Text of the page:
Michigan’s New Asset Protection Law

18736195 - multi generation family enjoying meal at homeIf you are a real estate investor, physician or other entrepreneur who was interested in protecting your assets and limiting your risk to potential lawsuits, as a Michigan resident, your only option was to look to other states such as Delaware or Alaska for such planning options. This was a legally questionable strategy if you did not reside in one of those states.  Now, Michigan residents will no longer need to look elsewhere.  On December 8, 2016, Governor Snyder signed a new law called the “Qualified Dispositions in Trust Act” which permits Michigan asset protection trusts. On March 8, 2017 – the effective date of the law – Michigan became one of only 17 states that permit these types of trusts.

The new law is a game changer in this state for asset protection planning.  Not only can a Michigan resident now legally create his or her own trust to shield assets from creditors, but he or she can also maintain a beneficial interest in the trust property.  Here are just a few advantages of the new law: [Read more…]

Planning For End of Life

42100086 - health care nurse holding elderly lady's hand with caring attitude.

A recent article – “How to Plan for End of Life Wishes” by Amos Goodall recommends letting your loved ones know your end of life wishes using four Ws as a guide.  The four Ws are:

  1. Who should speak for you when you can’t?
  2. What should they say?
  3. When do you want these issues raised?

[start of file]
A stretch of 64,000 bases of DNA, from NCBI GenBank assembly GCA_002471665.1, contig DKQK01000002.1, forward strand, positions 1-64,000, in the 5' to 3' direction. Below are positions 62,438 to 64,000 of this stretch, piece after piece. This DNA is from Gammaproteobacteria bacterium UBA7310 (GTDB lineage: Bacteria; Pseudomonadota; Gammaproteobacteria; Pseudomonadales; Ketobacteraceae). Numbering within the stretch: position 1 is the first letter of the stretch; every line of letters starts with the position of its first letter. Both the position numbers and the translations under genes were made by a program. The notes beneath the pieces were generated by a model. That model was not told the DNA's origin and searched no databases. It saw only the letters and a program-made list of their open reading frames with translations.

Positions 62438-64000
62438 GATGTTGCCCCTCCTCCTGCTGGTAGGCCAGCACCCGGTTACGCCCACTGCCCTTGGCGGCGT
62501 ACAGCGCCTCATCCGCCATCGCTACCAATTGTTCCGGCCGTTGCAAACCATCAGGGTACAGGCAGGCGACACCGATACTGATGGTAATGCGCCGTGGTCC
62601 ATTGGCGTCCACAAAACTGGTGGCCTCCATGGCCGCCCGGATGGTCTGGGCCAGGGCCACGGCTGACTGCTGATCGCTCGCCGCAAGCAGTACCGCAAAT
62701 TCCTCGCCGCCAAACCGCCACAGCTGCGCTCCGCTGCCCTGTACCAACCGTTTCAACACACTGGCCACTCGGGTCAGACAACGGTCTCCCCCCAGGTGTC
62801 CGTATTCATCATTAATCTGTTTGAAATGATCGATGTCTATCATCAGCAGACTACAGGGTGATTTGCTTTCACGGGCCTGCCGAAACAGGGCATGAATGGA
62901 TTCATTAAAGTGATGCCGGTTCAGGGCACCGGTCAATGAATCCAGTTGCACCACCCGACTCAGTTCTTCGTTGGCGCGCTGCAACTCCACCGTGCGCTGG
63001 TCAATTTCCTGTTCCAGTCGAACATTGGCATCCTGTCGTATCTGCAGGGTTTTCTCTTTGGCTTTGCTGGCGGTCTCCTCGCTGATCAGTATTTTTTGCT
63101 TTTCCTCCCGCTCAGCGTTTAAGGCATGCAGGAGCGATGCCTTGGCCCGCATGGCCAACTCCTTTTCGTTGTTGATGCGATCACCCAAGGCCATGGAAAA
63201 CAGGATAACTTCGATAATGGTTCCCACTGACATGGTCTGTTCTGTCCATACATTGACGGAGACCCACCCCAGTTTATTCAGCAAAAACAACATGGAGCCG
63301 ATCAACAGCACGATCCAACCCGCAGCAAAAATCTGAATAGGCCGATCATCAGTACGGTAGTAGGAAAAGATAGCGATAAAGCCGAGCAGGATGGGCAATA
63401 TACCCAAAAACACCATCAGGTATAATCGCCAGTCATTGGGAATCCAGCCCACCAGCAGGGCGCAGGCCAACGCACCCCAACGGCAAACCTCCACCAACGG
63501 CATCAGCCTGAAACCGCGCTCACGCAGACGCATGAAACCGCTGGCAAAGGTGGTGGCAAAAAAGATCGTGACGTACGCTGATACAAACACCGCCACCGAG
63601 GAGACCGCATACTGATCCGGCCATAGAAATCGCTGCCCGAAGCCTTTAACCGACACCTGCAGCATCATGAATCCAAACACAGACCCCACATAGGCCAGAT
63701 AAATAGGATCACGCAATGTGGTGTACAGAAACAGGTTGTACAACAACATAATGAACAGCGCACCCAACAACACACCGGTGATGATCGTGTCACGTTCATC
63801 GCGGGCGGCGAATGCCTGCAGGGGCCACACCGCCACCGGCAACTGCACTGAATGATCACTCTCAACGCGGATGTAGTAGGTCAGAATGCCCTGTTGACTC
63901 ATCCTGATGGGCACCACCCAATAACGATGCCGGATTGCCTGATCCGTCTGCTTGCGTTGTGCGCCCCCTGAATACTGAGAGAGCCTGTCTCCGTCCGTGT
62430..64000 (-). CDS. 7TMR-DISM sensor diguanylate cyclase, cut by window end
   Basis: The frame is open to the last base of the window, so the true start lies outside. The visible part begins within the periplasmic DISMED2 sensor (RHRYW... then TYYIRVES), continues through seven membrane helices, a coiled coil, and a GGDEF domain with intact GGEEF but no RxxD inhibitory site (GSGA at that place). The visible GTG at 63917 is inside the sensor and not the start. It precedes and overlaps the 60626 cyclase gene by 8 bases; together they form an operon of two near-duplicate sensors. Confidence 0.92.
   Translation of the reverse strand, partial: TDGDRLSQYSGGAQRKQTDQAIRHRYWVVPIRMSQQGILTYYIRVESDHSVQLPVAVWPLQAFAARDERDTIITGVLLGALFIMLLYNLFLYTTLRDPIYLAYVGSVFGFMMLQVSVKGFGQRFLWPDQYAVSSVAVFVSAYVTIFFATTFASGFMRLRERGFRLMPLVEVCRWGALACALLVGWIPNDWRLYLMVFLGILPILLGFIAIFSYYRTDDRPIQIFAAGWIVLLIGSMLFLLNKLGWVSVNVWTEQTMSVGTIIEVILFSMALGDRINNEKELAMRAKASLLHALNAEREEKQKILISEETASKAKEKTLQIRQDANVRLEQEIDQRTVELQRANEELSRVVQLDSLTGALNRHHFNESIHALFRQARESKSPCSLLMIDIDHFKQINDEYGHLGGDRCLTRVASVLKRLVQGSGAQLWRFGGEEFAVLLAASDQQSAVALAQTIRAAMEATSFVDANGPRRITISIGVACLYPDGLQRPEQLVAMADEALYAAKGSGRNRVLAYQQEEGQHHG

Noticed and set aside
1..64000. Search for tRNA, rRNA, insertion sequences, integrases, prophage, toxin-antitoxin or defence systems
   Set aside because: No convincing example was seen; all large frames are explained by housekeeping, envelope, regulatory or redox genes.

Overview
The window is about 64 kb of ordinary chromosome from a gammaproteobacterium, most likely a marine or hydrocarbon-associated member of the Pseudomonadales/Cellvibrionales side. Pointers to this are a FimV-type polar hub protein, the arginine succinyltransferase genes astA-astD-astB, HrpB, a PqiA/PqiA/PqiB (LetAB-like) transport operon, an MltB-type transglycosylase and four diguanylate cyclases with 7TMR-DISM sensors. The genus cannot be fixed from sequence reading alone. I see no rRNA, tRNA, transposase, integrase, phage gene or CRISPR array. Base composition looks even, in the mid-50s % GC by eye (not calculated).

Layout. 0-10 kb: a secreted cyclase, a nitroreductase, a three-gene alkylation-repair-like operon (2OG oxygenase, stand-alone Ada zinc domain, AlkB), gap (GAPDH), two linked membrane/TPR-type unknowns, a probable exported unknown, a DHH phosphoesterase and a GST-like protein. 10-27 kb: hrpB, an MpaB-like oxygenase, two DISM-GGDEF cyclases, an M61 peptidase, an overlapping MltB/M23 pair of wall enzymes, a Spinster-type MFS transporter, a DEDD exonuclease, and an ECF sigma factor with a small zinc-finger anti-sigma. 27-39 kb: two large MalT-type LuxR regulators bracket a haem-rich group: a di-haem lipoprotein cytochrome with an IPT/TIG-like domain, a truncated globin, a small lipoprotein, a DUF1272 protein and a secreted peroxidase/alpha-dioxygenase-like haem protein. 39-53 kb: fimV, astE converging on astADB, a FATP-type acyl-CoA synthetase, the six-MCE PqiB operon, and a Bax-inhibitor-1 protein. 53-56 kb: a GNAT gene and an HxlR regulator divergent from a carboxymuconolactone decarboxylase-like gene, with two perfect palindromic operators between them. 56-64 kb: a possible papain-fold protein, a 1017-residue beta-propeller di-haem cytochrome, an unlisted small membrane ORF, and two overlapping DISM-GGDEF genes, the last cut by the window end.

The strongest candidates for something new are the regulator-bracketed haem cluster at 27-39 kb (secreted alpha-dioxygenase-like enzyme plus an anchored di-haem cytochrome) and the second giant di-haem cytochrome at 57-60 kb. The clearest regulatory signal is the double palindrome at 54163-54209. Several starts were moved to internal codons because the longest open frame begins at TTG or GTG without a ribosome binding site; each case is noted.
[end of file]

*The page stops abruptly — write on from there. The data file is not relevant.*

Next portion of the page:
4. Where do you want to spend your final time?

[Read more…]

How Big of an Inheritance Should you Leave Your Children or Grandchildren?

18736195 - multi generation family enjoying meal at homeMost people assume that children with wealthy parents will receive large inheritances. However, as discussed in Forbes, Warren Buffet, with a net worth of over $70 billion, plans to leave his children: “enough money so they would feel they can do anything, but not so much that they could do nothing.” While Buffet’s children will still receive more than most, he brings up an important point – what you leave your children can impact how they live their lives.

There is nothing necessarily wrong with simply leaving children a large lump sum. For responsible adult children, it is likely that they will use their inheritance wisely.  However, if your children or grandchildren are younger or not very responsible with their finances, a large inheritance may do more harm than good. [Read more…]

Good Estate Planning is Not One and Done

29520436_l (2)Most people that I meet with imagine estate planning a something that simply needs to be checked off of their to-do list. Meet with an attorney, get a will, sign it and then done. However, in order for estate planning to be successful, it requires follow through. Consider the following example discussed on MarketWatch, a woman is diagnosed with cancer and has a will created where assets are divided in thirds between her surviving spouse and two children. After her passing, a problem is realized. The beneficiary named on her 401K was her husband and the company was legally required to give the full amount of the 401K to the beneficiary on the account. This complicated could have been easily avoided by changing the beneficiaries on the 401K to reflect the will. [Read more…]